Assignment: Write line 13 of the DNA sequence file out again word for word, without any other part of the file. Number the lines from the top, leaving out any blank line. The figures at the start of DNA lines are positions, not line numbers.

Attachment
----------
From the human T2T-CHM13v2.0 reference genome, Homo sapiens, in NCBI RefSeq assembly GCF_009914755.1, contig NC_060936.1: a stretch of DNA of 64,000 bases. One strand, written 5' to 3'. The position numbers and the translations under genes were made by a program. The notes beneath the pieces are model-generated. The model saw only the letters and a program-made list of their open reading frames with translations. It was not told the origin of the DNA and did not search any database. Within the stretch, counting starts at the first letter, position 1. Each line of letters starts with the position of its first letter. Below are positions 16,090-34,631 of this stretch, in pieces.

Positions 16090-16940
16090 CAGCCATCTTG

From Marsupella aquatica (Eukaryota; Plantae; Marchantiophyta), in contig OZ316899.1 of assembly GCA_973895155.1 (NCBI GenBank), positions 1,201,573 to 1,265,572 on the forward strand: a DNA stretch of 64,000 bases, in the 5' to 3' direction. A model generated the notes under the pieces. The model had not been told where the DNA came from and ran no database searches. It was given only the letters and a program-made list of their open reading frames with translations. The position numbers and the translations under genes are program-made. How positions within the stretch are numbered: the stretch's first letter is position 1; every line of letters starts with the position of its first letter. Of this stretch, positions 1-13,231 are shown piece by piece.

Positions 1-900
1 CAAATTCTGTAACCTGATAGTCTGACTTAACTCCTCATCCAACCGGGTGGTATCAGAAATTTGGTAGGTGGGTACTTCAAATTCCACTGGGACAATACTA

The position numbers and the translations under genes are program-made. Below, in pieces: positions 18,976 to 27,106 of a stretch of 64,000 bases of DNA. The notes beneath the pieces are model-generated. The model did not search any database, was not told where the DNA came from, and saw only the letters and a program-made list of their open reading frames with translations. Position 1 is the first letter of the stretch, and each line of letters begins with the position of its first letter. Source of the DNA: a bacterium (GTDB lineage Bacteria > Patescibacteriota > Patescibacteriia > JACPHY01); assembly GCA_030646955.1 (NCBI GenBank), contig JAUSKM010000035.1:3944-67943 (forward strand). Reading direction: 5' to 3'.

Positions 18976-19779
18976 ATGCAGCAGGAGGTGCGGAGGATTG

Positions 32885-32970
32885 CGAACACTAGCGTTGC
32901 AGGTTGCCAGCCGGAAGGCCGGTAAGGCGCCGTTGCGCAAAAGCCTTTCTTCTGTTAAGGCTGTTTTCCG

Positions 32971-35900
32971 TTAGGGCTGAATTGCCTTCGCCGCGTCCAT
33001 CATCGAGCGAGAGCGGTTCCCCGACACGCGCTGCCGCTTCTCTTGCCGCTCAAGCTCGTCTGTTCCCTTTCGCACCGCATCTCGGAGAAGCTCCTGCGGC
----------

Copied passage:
Positions 32971-35900